5. Tatyana Ivzhenko article headlined "Price Grows, Transit Falls" says Ukraine is trying to defend its right to buy less fuel in Russia via the European Energy Community. Meanwhile, Gazprom is unlikely to be fined if less gas is pumped through the Ukrainian gas transportation system; pp 1, 7 (890 words).

6. Svetlana Gavrilina article headlined "Specially Guarded VIP Territory in St. Petersburg" says that a number of local deputies are displeased with the authorities' plans to make Kamenny Island a specially protected nature reserve inaccessible to general public; pp 1-2 (561 words).

7. Editorial headlined "3D School of Future Crimes" says the Russian penal system does not correct people's behavior and serves only to intimidate the population; p 2 (534 words).

8. Alexandra Samarina et al. report headlined "Bloc for Blocs" says State Duma Speaker Sergei Naryshkin will meet representatives of non-parliamentary parties on Nov. 30 to discuss prospects to allow political forces to create alliances and blocs during election campaigns; p 3 (726 words).

9. Yury Paniyev article headlined "Putin to Raise Visa Issue" says President Vladimir Putin is said to raise the issue of visa-free travel at the Russian-EU summit in December; p 8 (782 words).

10. Vladimir Skosyrev article headlined "Japanese Army Grows Muscles" says that Japanese rightists are calling for an end to the country's pacifism as the territorial disagreement with China is escalating; p 8 (547 words).

11. Nikolai Surkov article headlined "Experts Follow Polonium Trace" says that a group of international experts including Russian ones have taken part in the exhumation of the body of late Palestinian leader Yasser Arafat to find out if he was poisoned by polonium; p 8 (609 words).


1. Tatyana Voronova et al. report headlined "It Will Be a Pity if Turbanov Leaves" says that Alexander Turbanov, deputy head of the Insurance Agency, may be replaced by United Russia lawmaker Yury Isayev early next year; p 1 (584 words).

2. Maxim Tovkailo and Ksenia Dokukina article headlined "Test for Conflict" says that another corruption scandal is to break in the Russian energy sector. The check of MRSK Tsentr has revealed a large number of violations in carrying out purchases; pp 1, 3 (701 words).

3. Oleg Salmanov et al. report headlined "Money Losing IPO" says the mobile phone operator MegaFon is to lose money on its own IPO because the shares it is to sell have been bought from Altimo for the price that is 20 percent higher than the currently offered sum; p 1 (500 words).

4. Editorial headlined "Margin of Unemployed One" reviews the Russian government's plans to reduce welfare payments for jobless people as unemployment is low in the country; pp 1, 4 (521 words).

5. Another editorial headlined "Story About 2 Cities" says Moscow has to learn from London the way to treat foreigners. London is making millions on so-called "legal tourism" and immigration of rich businessmen; p 4 (311 words).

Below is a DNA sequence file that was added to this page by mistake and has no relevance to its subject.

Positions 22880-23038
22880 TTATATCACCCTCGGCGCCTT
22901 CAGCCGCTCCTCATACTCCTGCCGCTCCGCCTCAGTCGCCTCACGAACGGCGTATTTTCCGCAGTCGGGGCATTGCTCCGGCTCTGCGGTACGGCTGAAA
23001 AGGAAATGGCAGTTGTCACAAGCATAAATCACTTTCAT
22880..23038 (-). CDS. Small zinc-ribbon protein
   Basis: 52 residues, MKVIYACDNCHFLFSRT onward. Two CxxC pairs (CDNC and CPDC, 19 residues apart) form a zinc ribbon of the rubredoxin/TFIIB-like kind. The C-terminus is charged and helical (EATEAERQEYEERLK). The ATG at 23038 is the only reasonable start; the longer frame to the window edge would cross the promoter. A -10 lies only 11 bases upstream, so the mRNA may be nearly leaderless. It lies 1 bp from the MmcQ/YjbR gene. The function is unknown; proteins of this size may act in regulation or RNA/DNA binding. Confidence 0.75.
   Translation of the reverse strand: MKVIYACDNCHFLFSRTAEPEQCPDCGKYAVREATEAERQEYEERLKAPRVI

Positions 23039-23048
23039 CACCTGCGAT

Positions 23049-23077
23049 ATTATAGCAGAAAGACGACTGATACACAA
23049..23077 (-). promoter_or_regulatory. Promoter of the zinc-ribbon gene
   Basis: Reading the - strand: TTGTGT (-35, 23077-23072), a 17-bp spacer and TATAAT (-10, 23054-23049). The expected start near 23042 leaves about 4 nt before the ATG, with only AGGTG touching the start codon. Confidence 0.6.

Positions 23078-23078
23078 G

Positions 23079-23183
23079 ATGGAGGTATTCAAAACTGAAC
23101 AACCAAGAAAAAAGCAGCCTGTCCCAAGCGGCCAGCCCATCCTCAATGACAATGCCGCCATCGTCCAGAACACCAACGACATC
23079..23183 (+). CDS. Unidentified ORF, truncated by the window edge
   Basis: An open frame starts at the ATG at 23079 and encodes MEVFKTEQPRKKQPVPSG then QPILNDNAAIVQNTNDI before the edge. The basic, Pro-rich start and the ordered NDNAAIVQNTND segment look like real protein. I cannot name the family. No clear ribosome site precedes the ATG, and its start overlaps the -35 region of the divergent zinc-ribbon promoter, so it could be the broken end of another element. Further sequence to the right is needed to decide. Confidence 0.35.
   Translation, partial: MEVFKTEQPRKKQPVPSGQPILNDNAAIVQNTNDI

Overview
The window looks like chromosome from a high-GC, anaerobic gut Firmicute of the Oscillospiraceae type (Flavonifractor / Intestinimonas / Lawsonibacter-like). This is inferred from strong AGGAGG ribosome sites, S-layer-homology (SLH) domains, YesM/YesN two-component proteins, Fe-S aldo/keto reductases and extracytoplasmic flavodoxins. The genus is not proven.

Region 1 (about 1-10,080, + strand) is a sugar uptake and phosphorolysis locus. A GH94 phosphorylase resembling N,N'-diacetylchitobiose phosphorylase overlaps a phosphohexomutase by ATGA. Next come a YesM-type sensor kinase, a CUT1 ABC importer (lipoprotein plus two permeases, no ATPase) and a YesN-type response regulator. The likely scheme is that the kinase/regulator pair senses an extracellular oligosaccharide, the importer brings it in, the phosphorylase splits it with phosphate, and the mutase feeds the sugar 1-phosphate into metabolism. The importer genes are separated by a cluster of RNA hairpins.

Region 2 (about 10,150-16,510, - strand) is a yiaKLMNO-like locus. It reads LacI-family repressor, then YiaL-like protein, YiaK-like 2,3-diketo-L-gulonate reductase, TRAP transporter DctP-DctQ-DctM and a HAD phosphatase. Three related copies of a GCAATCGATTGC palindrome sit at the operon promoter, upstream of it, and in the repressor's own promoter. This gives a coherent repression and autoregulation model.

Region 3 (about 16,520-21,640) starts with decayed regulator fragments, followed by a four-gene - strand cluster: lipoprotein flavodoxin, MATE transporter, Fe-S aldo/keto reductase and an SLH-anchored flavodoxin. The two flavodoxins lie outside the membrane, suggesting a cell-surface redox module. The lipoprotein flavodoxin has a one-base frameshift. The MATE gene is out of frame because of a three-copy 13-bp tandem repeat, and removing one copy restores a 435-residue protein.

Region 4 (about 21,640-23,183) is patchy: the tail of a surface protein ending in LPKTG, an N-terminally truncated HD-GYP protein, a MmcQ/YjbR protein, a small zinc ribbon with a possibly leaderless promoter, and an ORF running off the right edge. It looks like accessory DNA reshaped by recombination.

6. Maria Zheleznova article headlined "Figure of Week: 500,000 Rubles" comments on Prime Minister Dmitry Medvedev's proposal to impose hefty fines for drunk driving; p 4 (311 words).

7. Irina Novikova report "Feelings to Be Checked" says that it has been decided to postpone until spring the bill introducing responsibility for insulting believers' feelings; p 2 (700 words).

8. Alexei Nikolsky report "Witness Skrynnik" says that the TV channel Rossia 1 has showed a film about corruption at the Agriculture Ministry; p 2 (500 words).

9. Anastasia Golitsyna report "Blacklist Looks for Editor" says that the Federal Service for Supervision in Telecommunications, Information Technology and Mass Communications (Roskomnadzor) is not coping with compiling the blacklist of harmful websites; p 7 (550 words).


1. Margarita Kazantseva article headlined "FSB Demands Combat Readiness from Russkoye More" says the Federal Security Service (FSB) has approved participation of Gennady Timchenko's Russkaya Rybnaya Kompania in the privatization of the Arkhangelsk Trawl Fleet, as the deal does not threaten Russia's national security; pp 1, 4 (672 words).

2. Dmitry Yevstifeyev article headlined "Promoters Prepare Career for Rasul Mirzayev" says that organizers of ultimate fights are ready to organize new competitions for Dagestani martial arts champion Rasul Mirzayev, who has just been freed; pp 1, 4 (583 words).

3. Article by State Duma lawmaker and former successful athlete Alina Kabayeva headlined "Line Must Not Be Crossed" speaks on the bill she has drafted and submitted to the State Duma, banning media from naming victims of pedophiles; pp 1, 10 (616 words).

4. Unattributed article headlined "Public TV Concept Lacks Money" says the planned presentation of the Public TV concept scheduled for December will be postponed due to problems with financing; p 2 (476 words).